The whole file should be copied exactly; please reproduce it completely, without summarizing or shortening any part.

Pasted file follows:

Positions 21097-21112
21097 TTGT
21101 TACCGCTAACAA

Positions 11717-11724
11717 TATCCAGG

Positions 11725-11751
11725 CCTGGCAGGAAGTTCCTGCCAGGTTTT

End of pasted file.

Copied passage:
Positions 21097-21112
21097 TTGT
21101 TACCGCTAACAA

Positions 11717-11724
11717 TATCCAGG

Positions 11725-11751
11725 CCTGGCAGGAAGTTCCTGCCAGGTTTT